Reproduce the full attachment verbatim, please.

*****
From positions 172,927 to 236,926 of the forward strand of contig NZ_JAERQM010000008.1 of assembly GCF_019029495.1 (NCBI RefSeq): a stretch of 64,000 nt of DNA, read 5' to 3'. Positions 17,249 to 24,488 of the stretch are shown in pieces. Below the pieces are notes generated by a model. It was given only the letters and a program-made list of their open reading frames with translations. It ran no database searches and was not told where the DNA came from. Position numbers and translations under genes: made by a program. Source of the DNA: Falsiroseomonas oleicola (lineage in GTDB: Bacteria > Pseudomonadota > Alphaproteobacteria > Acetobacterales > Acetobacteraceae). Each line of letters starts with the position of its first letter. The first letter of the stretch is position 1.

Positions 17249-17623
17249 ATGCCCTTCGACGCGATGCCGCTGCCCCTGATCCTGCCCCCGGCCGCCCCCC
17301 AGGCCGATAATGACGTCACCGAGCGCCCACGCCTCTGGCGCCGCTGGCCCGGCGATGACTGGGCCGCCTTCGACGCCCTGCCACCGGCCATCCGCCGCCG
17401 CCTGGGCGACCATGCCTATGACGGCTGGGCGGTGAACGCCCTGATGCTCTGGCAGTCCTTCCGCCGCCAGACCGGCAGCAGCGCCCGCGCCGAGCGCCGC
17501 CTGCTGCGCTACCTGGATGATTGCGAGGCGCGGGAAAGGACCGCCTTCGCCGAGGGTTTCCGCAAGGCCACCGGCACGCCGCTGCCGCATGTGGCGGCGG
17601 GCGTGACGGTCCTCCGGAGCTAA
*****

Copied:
From positions 172,927 to 236,926 of the forward strand of contig NZ_JAERQM010000008.1 of assembly GCF_019029495.1 (NCBI RefSeq): a stretch of 64,000 nt of DNA, read 5' to 3'. Positions 17,249 to 24,488 of the stretch are shown in pieces. Below the pieces are notes generated by a model. It was given only the letters and a program-made list of their open reading frames with translations. It ran no database searches and was not told where the DNA came from. Position numbers and translations under genes: made by a program. Source of the DNA: Falsiroseomonas oleicola (lineage in GTDB: Bacteria > Pseudomonadota > Alphaproteobacteria > Acetobacterales > Acetobacteraceae). Each line of letters starts with the position of its first letter. The first letter of the stretch is position 1.

Positions 17249-17623
17249 ATGCCCTTCGACGCGATGCCGCTGCCCCTGATCCTGCCCCCGGCCGCCCCCC
17301 AGGCCGATAATGACGTCACCGAGCGCCCACGCCTCTGGCGCCGCTGGCCCGGCGATGACTGGGCCGCCTTCGACGCCCTGCCACCGGCCATCCGCCGCCG
17401 CCTGGGCGACCATGCCTATGACGGCTGGGCGGTGAACGCCCTGATGCTCTGGCAGTCCTTCCGCCGCCAGACCGGCAGCAGCGCCCGCGCCGAGCGCCGC
17501 CTGCTGCGCTACCTGGATGATTGCGAGGCGCGGGAAAGGACCGCCTTCGCCGAGGGTTTCCGCAAGGCCACCGGCACGCCGCTGCCGCATGTGGCGGCGG
17601 GCGTGACGGTCCTCCGGAGCTAA